Dr Simon Learmount, Lecturer in Corporate Governance and Director of the MBA and Executive MBA Programmes, was recently interviewed by Chinese Weekly about the upcoming “Realising the Chinese Dream” Cambridge-Beijing forum. The following is a translation of the interview:
How did you come up with the idea to organise a forum which brings Chinese business leaders and British scholars together?
“When President Xi Xinping talked about the need for Chinese people to ‘realise the Chinese dream’ in August 2013, I think he tapped into an important, and inspirational idea. But this idea needs to be elaborated – it is only just beginning to be unpacked. I think ‘the Chinese dream’ will, in due course, inspire Chinese people in a similar way that ‘the American dream’ has motivated countless Americans over the past century, and the many facets and interpretations of just what this dream means will emerge over time. This forum represents just one very small, tentative attempt to begin to elaborate ‘the Chinese dream’.
“My colleagues and I were struck by the bold, challenging statements that came out of the Third Plenum in November last year – in particular the call for the private sector to play a ‘decisive role’ in the allocation of resources. This seems to us to be an especially important step for China, as it indicates a willingness to embrace competition and unleash the spirit of enterprise right across the Chinese economy and society.
“Of course China has been ‘crossing the river by feeling the stones’ for many years. And the case of Shenzhen is a fantastic testament to this policy of gradual, experimental reform and liberalisation. But it seems that right now we are on the cusp of a truly significant step forward for the whole of China – the pieces of the jigsaw have been set out, but now China is set to embrace a path for significant, nationwide rejuvenation.”
What do you think of Chinese dreams? How do you define Chinese dreams?
“‘The Chinese dream’ is a wonderful concept, as it has the power to inspire whilst remaining sufficiently open to interpretation. For me, the phrase indicates above all the realisation of potential. In my view, Chinese people have many deep-rooted values – for example an appreciation of tradition and culture, family and social ties, and nature and the environment. Moreover I am often struck by the innate creative, aesthetic, enterprising sensitivity of the Chinese people I come across. Arguably these values and attributes have, for a variety of reasons, been stifled over recent years. But ‘the Chinese dream’ seems to be a clarion call for China to build a prosperous, creative, harmonious society built squarely on these kind of values and characteristics – in short to recast a Chinese ethos, which would stand comparison with, and contrast to, the notion of ‘the American dream’. The American dream is also to do with prosperity and success, but it is a more individualistic, atomised version of success and prosperity. It is a prosperity and success achieved through individual endeavour, freedom to make individual choices and to reap individual benefit. The Chinese dream, for me, feels more inclusive and relevant given the Chinese context.
“This difference is perhaps best captured in a phrase that I first heard when I came to China in the late 1980s and throughout the 1990s. When I asked young entrepreneurs what motivated them, they would often reply ‘I want to be rich, and I want my country to be rich’. In the US, if you asked the same question, you would never hear the final part of that sentence. In China, the dream is about more than the sum of individual parts.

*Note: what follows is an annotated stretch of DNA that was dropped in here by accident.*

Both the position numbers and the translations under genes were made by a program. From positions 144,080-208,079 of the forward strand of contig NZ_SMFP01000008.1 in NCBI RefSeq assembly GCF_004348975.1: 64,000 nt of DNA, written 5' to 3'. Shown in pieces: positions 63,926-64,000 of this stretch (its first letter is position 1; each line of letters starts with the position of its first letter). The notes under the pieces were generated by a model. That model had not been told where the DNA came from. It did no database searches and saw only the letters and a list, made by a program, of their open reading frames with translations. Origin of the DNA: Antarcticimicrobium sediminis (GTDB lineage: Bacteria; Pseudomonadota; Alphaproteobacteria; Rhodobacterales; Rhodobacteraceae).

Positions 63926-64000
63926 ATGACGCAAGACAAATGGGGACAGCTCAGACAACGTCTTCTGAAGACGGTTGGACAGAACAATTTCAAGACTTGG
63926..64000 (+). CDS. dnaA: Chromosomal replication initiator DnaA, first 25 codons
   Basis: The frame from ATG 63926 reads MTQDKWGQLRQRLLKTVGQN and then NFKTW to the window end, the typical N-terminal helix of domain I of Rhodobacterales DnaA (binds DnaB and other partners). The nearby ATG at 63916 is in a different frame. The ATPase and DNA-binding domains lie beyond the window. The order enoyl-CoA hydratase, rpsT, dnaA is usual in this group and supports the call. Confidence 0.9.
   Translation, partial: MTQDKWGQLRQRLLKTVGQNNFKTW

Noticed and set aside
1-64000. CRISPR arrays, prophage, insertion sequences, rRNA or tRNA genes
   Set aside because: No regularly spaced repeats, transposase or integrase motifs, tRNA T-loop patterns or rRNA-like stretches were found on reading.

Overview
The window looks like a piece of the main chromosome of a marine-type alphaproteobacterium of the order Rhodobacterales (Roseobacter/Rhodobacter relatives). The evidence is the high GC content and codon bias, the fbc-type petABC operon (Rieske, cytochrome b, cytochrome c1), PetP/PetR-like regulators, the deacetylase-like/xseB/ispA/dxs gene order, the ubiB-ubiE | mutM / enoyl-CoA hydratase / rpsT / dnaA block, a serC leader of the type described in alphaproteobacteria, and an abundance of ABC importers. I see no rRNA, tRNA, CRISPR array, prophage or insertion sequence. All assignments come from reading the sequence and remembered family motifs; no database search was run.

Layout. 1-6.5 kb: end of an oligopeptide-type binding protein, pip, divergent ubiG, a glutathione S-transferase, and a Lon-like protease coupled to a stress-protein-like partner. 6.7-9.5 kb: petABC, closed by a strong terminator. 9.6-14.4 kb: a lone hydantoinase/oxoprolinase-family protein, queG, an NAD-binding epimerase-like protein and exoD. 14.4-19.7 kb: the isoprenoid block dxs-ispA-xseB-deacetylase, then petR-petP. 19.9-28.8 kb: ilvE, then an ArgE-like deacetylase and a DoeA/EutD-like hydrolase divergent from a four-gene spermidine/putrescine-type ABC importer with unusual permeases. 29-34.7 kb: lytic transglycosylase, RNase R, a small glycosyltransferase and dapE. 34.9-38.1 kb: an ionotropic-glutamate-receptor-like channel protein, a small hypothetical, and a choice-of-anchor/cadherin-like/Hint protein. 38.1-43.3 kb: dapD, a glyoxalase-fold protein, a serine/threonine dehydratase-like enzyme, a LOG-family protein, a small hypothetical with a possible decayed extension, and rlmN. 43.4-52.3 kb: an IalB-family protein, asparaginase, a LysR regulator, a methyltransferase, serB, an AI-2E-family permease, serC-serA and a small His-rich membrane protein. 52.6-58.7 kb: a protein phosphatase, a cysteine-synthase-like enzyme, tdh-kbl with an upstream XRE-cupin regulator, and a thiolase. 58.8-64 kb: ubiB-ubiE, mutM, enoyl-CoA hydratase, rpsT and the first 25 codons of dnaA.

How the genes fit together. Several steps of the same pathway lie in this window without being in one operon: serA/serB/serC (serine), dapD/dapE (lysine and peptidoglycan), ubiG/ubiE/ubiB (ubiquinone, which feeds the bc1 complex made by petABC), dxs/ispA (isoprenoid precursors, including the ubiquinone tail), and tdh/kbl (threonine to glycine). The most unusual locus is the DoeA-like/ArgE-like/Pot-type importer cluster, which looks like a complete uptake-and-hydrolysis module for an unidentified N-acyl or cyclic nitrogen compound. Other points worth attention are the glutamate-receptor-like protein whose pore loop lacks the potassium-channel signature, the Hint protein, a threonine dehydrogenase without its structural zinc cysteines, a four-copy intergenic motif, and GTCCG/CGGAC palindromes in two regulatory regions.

“But, the journey ahead is not straightforward, and my feeling is that China needs, and appreciates ‘critical friends’- people who are willing to debate, suggest, disagree and share experiences as the river deepens and widens. This forum hopefully will go some way towards promoting dialogue and helping everyone understand better what the Chinese dream is, how it can be achieved, and what the impact will be in the global context.”
How can UK academia come to understand China and Chinese dreams?
“I think it goes without saying that China has emerged, over the past two decades, as an economic superpower on the global stage, and so many institutions and scholars across the world are increasingly paying attention to the Chinese economy. Just look at the amount of coverage on China in the media, especially the financial and economic media. But in my view this is insufficient – to truly understand China’s role in the world we need to look beyond just its economic impact, and understand the more subtle social, environmental, cultural and political influences. The UK, perhaps more than any other country, has a history of long history of broad scholarship, and is arguably less informed by particular ideologies than some other developed nations. Institutions like the University of Cambridge, where interdisciplinarity is a key value and organising principle, are incredibly important for the understanding of China in this broad context.”
Do you believe the Shenzhen model should be the new path to Chinese economic development?
“One way of looking at Shenzhen is as an (enormously successful) laboratory. There have been some difficulties along the way, but on balance it has been a great success story and there is a huge amount to learn from its story. It is not simply a question of copying the Shenzhen model, but learning and adapting from its success is critical.”
Read the full article (in Chinese) [ihuawen.com]